On Thursday (Dec. 16), President Joe Biden awarded the Medal of Honor – the nation’s highest military award for valor – to three U.S. soldiers for risking their lives “above and beyond the call of duty” during the Afghanistan and Iraq wars. One of the soldiers awarded was Sgt. 1st Class Alwyn Cashe, who became the first Black service member to be honored with the award since the 9/11 attacks.
"Today, we honor three outstanding soldiers, whose actions embody the highest ideals of selfless service," Biden said at the ceremony, according to ABC News. "We also remember the high price our military members and their families are willing to pay on behalf of our nation."
He added: "We remember the strength and the sacrifices of these military families, caregivers and survivors. And we remember and renew our sacred obligation to those who served this nation in uniform."
Cashe died nearly 16 years ago from injuries he sustained on Oct 17, 2005, while rescuing soldiers from a burning vehicle following an attack during Operation Iraqi Freedom in the Salah Ad Din Province, his bio stated on Army.mil. His uniform caught on fire, and he was severely burned while extinguishing the flames and saving six of his fellow soldiers. He died on November 8, 2005. He was 35-years-old.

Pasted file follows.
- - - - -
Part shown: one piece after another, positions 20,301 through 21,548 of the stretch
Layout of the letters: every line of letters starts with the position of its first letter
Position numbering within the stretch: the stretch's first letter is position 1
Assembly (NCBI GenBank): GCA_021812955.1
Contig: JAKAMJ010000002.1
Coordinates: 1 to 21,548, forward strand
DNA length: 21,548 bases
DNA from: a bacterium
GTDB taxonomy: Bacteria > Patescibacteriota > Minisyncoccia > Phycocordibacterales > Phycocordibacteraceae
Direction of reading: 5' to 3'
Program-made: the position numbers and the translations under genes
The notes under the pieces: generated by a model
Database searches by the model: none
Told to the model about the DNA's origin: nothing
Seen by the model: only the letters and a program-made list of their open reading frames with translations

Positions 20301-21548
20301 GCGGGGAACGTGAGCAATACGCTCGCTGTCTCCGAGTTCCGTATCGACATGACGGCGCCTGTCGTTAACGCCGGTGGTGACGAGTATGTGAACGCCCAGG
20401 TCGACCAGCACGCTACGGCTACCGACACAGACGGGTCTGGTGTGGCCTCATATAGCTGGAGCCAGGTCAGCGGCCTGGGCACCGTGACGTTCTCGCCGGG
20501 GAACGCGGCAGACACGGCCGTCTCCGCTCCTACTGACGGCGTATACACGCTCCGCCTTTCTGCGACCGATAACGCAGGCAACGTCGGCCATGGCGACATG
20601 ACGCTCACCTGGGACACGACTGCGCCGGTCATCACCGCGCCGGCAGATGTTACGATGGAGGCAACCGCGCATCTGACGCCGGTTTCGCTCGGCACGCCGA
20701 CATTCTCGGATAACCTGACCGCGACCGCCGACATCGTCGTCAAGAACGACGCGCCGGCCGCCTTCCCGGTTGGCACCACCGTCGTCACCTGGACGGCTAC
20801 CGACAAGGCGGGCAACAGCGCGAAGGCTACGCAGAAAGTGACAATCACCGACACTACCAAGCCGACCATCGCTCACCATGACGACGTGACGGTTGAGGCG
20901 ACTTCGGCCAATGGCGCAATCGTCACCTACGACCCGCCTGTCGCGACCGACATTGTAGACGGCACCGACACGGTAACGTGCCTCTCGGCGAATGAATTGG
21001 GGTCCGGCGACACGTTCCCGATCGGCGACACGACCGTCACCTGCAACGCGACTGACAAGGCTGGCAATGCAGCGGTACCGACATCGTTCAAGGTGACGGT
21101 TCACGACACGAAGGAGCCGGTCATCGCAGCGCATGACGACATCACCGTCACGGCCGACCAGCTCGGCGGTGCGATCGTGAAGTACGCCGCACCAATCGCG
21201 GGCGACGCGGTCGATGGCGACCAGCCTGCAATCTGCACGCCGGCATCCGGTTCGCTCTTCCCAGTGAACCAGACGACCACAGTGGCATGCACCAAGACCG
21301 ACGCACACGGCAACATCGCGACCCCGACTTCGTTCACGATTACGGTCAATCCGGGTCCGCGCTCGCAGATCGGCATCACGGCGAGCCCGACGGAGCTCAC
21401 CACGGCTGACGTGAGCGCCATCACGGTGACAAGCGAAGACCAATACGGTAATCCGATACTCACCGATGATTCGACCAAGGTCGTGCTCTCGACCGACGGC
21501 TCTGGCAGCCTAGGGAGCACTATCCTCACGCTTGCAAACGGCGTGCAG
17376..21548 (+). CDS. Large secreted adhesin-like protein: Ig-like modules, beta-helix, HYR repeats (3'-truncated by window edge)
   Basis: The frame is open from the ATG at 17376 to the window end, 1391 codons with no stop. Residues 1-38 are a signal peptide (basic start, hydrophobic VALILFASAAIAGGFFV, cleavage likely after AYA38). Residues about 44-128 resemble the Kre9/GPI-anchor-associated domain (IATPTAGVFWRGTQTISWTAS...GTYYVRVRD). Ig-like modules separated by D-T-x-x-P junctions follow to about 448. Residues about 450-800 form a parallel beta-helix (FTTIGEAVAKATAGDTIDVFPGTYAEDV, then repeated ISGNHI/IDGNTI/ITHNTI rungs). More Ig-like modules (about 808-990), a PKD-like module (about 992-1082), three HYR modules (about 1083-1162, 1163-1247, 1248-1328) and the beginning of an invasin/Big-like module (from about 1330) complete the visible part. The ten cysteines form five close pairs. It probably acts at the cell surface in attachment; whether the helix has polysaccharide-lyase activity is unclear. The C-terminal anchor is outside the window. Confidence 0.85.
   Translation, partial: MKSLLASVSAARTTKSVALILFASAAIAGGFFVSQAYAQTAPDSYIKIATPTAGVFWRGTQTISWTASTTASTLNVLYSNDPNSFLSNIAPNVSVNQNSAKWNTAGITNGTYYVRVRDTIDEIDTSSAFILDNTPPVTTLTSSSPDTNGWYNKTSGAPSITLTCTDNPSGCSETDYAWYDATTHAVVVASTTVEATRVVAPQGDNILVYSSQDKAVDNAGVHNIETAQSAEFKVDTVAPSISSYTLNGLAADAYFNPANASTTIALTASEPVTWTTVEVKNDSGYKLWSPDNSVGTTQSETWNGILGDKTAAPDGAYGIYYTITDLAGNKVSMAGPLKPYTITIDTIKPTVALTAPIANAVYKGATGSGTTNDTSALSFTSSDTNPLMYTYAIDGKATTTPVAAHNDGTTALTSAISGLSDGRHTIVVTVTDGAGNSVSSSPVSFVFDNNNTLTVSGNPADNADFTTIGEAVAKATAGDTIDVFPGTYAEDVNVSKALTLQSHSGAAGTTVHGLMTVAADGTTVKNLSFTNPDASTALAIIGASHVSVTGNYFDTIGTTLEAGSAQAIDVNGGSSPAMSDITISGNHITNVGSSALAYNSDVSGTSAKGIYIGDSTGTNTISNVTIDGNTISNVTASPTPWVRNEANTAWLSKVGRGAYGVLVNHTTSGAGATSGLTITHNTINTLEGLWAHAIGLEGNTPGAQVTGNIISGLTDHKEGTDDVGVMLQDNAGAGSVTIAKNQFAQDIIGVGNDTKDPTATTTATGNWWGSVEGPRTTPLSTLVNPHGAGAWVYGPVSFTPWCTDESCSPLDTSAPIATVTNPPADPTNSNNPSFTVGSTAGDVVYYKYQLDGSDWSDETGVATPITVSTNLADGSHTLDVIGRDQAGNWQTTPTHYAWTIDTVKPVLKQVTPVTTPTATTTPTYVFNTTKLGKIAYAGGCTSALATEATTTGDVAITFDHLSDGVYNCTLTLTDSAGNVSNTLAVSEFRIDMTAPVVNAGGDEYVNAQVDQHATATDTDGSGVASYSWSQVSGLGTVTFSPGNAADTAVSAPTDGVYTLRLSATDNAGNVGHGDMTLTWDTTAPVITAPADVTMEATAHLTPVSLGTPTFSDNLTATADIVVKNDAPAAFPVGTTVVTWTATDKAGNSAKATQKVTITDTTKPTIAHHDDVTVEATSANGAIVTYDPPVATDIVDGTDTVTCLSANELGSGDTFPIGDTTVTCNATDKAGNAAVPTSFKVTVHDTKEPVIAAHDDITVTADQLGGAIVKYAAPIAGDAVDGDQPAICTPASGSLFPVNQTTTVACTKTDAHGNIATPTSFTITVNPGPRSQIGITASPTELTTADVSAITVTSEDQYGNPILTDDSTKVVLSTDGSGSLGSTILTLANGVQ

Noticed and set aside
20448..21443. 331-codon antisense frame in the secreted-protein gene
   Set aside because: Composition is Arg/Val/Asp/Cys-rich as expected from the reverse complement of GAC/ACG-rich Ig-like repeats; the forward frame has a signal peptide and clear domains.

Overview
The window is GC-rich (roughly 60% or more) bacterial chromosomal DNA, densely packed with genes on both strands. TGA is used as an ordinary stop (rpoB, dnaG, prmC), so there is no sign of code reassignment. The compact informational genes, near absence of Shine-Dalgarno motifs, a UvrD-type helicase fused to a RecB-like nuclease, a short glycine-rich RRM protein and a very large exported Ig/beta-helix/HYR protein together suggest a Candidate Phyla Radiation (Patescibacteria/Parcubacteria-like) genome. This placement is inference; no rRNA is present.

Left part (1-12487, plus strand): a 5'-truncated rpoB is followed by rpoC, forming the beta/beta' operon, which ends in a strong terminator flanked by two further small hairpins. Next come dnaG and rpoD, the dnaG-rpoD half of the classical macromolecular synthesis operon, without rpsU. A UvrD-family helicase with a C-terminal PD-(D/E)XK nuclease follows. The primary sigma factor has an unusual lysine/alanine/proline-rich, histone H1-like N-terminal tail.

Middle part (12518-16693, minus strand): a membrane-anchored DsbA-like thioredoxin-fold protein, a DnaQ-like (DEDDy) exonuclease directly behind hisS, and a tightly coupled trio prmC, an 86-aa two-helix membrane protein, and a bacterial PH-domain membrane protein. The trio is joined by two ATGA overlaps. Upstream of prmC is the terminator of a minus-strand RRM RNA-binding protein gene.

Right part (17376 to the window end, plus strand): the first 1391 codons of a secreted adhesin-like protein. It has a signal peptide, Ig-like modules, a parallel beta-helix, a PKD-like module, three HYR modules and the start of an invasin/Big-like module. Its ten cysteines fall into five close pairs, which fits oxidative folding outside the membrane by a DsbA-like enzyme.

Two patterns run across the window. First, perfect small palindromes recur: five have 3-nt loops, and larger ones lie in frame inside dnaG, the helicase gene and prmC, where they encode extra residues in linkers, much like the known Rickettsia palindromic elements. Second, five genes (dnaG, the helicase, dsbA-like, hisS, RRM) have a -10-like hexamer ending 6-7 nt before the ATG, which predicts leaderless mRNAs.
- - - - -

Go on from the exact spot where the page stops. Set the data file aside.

Cashe was raised in Oviedo, Florida–just 20 minutes from downtown Orlando. He joined the U.S. Army in July 1989 after graduating from Oviedo High School. He was deployed two years later. He served in the Gulf War, Korea, and Germany before heading to Iraq in 2005, serving as a platoon sergeant in the 3rd Brigade and 3rd Infantry Division at Fort Benning, Georgia.
Kasinal Cashe-White, Cashe’s sister, remembered her brother as being “very rambunctious,” a “daredevil,” and “a good kid all around.” During an interview on Wednesday (Dec. 15), she told reporters that receiving the Medal of Honor “means everything” to their family. “We lost our brother. He can’t be replaced,” White said. “But this award means that his name, his legacy will go down in history.”
According to FOX, Cashe was initially awarded a Silver Star for his brave actions. However, White and several others, including Lt. Gen. Gary Brito, Cashe's battalion commander, called for more. “I think I led the campaign for the last 16 years,” White said. “I've been a spokesperson for it, written letters and called people, and just did everything I could, jumped through whatever hoops, to get his award upgraded.”
When asked about her brother’s distinguished recognition as the first Black soldier to receive the award, White said the honor was “earned” through her brother’s actions.